The Effective Role of Soil Indigenous Fungi on 2.4-D Herbicide Degradation

  • Abdulridha Taha Sarhan Private Hilla University College, Babylon, Iraq

Abstract

The normal field soil environment safeguarded, via indigenous microbes in a native manner, with the aim of turning herbicide waste into productive bio-resources, through fungi activities. This study aims to determine the effective role of soil indigenous fungi on 2.4-D herbicide degradation. The research was conducted over a period of six weeks, on Iraqi cereal field. A total of eight fungi species, belonging to six genera, (Aspergillus candidus L. ATCC 1002, A. niger T. ATCC 16888, Curvularia lunata W. B1933, Penicillium sp. L. 1809, Rhizopus stolonifer L. B9770, Stachybotrys atra C. 1837, Trichoderma harzianum R. IOC 3844, and T. lignorum T. Hartz 1872), were isolated from the soil. During the exposure periods, fungal populations were differently affected, upon treatments with herbicide. The applied herbicide treatments showed different effects on growth and development of the isolated fungi. The results showed that, five of the eight fungi species (C. lunata B1933, Penicillium sp. 1809, R. stolonifer B9770, T. harzianum IOC 3844, and T. lignorum Hartz 1872) were greatly enhanced by the treatment process. However, two fungi (S. atra 1837, and A. candidus ATCC 1002) were affected negatively by the herbicide, while one (A. niger ATCC 16888) remained unaffected. Once extracted from the soil of wheat fields in Iraq, the fungus S. atra 1837, was first isolated. The highest inhibitory effect was caused by 2.4-D herbicide, on the toxigenic fungus S. atra, causing its disappearance from the field at the last week of application. The laboratory experiments showed similar herbicide effects on the isolated fungi at low and moderate levels, while those at the high level (800 µg/ml) were toxic. These results showed that the herbicide 2.4-D treatments have substantial effects on microbial population in the field. When applied at recommended field rate, the herbicide causes transient impacts on fungal population growth and biodiversity, with the majority of the organism becoming responsible for 2.4-D mineralization in the soil. Therefore, the use of 2.4-D herbicide does not only control weed population, but it also affects microbial activities, especially indigenous fungi in the soil.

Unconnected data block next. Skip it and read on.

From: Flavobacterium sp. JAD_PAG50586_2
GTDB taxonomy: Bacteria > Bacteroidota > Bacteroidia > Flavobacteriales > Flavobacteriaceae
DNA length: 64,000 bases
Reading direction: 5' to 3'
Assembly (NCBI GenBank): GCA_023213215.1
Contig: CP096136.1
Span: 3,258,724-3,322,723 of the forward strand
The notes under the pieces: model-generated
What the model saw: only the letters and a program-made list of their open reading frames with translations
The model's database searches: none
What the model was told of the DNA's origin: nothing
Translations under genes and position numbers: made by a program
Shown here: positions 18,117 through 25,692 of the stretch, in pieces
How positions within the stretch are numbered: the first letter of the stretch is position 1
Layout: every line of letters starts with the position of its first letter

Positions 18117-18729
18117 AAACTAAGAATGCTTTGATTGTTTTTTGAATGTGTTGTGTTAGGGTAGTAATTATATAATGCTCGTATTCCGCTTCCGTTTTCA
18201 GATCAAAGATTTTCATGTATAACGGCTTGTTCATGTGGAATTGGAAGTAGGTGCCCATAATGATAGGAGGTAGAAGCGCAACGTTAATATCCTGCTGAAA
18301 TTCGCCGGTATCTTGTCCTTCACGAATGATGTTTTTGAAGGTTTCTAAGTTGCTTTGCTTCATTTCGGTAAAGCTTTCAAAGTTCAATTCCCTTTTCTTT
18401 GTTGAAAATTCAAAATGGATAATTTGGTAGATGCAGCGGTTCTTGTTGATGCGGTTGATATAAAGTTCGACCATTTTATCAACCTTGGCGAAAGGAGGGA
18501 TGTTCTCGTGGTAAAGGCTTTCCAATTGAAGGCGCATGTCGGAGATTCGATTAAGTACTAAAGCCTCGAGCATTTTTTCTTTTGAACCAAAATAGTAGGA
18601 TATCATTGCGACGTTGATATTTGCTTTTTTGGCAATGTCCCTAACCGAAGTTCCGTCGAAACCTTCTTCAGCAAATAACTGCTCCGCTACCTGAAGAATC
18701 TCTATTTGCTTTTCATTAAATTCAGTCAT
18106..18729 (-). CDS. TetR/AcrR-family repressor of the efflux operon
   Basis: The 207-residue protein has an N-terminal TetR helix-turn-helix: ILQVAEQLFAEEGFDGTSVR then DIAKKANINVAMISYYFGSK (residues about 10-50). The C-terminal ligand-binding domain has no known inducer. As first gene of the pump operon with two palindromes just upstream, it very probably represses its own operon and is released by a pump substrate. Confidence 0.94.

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Published
2020-12-30
Section
Research Articles
Abstract viewed = 205 times